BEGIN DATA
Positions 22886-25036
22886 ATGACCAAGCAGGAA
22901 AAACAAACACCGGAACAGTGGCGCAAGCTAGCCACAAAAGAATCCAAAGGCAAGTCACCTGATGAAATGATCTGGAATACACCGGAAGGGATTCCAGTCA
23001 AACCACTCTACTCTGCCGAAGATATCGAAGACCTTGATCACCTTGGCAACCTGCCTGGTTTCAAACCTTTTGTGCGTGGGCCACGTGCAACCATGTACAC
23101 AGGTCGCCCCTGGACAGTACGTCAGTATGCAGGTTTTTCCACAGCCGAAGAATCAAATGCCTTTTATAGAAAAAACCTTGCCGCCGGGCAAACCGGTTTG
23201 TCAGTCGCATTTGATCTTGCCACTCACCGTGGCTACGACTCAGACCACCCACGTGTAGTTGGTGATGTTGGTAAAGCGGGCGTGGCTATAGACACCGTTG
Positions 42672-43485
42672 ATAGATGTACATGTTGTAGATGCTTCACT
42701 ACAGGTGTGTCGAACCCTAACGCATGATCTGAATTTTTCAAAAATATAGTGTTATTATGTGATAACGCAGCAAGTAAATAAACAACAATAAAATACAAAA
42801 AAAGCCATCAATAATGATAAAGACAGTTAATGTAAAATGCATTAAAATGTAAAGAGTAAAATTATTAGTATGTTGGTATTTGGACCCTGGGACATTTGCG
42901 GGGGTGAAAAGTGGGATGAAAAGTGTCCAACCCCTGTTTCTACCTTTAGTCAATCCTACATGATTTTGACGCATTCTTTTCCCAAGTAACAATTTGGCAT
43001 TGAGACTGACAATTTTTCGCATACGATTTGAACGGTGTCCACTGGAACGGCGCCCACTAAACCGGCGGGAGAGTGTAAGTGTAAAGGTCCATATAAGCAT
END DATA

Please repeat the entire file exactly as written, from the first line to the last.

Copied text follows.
Positions 22886-25036
22886 ATGACCAAGCAGGAA
22901 AAACAAACACCGGAACAGTGGCGCAAGCTAGCCACAAAAGAATCCAAAGGCAAGTCACCTGATGAAATGATCTGGAATACACCGGAAGGGATTCCAGTCA
23001 AACCACTCTACTCTGCCGAAGATATCGAAGACCTTGATCACCTTGGCAACCTGCCTGGTTTCAAACCTTTTGTGCGTGGGCCACGTGCAACCATGTACAC
23101 AGGTCGCCCCTGGACAGTACGTCAGTATGCAGGTTTTTCCACAGCCGAAGAATCAAATGCCTTTTATAGAAAAAACCTTGCCGCCGGGCAAACCGGTTTG
23201 TCAGTCGCATTTGATCTTGCCACTCACCGTGGCTACGACTCAGACCACCCACGTGTAGTTGGTGATGTTGGTAAAGCGGGCGTGGCTATAGACACCGTTG
Positions 42672-43485
42672 ATAGATGTACATGTTGTAGATGCTTCACT
42701 ACAGGTGTGTCGAACCCTAACGCATGATCTGAATTTTTCAAAAATATAGTGTTATTATGTGATAACGCAGCAAGTAAATAAACAACAATAAAATACAAAA
42801 AAAGCCATCAATAATGATAAAGACAGTTAATGTAAAATGCATTAAAATGTAAAGAGTAAAATTATTAGTATGTTGGTATTTGGACCCTGGGACATTTGCG
42901 GGGGTGAAAAGTGGGATGAAAAGTGTCCAACCCCTGTTTCTACCTTTAGTCAATCCTACATGATTTTGACGCATTCTTTTCCCAAGTAACAATTTGGCAT
43001 TGAGACTGACAATTTTTCGCATACGATTTGAACGGTGTCCACTGGAACGGCGCCCACTAAACCGGCGGGAGAGTGTAAGTGTAAAGGTCCATATAAGCAT